The crown of UK is its financial services sector: buying and selling across the EU and the world.
Now, fresh fears about the backbone industry of London are on the rise. EU's chief Brexit negotiator Michel Barnier announced last Monday that firms based in Britain will lose their "passporting" rights post Brexit.
A "passport" allows financial firms in the UK to sell their services within the EU. Without a passport, firms may no longer be able to operate these services out of the UK. To continue selling to clients within the EU, businesses would have to establish subsidiaries in the EU and apply for a local license.
The issue isn't that simple.
"There's no such thing as a single passport," Edward Farmer, Managing Partner of Intrinsic Partners and member of Brexit Alliance, said. "There about eight or nine directors that effective you can take."
It's also more about European banks having access into London. The city offers a whole range of services that make the system work.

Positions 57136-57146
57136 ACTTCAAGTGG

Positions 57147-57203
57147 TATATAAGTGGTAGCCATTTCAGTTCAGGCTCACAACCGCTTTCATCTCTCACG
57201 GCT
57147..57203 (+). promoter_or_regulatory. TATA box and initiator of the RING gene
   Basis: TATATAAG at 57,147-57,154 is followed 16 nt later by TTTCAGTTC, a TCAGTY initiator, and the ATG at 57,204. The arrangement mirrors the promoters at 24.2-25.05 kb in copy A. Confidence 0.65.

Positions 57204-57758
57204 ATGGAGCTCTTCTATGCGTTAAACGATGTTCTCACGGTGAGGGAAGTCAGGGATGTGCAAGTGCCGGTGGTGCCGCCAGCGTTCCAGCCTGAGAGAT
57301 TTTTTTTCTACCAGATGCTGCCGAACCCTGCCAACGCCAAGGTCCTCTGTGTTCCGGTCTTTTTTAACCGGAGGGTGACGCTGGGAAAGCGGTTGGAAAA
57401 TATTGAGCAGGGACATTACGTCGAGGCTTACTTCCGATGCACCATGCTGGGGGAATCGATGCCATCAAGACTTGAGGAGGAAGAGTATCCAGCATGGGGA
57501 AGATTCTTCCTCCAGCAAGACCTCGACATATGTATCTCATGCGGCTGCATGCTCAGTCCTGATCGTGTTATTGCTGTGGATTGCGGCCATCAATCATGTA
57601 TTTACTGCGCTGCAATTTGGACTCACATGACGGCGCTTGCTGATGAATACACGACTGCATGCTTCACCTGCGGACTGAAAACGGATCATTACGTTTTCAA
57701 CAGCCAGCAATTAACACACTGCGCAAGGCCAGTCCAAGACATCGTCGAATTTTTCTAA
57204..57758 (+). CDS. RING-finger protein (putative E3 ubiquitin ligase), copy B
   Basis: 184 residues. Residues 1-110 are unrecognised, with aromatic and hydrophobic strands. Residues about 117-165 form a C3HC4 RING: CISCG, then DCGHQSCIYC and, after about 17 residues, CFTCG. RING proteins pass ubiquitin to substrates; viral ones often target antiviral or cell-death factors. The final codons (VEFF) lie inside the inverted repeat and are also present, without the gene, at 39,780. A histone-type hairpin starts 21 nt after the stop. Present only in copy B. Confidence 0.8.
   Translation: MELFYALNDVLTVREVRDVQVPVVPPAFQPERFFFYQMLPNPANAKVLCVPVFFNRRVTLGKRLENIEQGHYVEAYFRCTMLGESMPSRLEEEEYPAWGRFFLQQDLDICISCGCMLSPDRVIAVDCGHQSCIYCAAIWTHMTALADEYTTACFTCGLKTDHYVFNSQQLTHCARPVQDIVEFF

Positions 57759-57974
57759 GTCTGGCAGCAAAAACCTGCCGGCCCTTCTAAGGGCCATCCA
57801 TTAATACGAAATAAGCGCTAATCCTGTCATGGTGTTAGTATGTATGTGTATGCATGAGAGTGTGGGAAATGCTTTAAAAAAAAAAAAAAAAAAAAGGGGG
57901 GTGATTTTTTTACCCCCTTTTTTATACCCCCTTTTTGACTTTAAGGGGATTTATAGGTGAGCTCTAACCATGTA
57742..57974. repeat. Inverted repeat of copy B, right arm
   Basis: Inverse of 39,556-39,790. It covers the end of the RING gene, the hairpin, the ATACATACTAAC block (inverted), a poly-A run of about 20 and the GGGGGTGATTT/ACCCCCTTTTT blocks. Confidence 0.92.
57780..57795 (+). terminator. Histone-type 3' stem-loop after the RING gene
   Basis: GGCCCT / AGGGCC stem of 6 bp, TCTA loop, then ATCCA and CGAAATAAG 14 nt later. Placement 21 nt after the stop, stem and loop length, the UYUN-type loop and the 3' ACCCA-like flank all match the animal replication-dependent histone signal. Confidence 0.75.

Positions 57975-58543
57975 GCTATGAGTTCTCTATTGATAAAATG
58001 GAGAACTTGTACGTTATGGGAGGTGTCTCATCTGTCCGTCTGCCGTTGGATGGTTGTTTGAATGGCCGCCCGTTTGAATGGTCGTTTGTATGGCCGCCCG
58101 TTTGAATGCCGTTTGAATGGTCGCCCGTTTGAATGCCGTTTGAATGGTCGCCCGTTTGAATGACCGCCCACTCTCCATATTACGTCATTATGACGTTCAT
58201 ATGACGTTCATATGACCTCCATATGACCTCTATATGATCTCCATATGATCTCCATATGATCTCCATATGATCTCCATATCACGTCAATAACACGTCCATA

"It's actually about European banks coming here to do banking business, that's where the loss is," Farmer said. "It's very important for European banks to come to London."
There are "workarounds": establishing a sales office in an EU country instead of moving the whole operation from London. Estonia, for example, offers e-residency that allows anyone in the world to apply and become a digital resident of Estonia. E-residents can run a business.
"E-residency allows companies to have a presence in the single market, they can have an Estonian registered company, and not need to be physically present in Estonia," Alex Wellman, marketing head of e-Residence at Enterprise Estonia, said. "People who benefit from this are people in the UK."
The future of UK's financial services sector remains bright. Be sure to watch our video to further learn about the intricacies of passporting.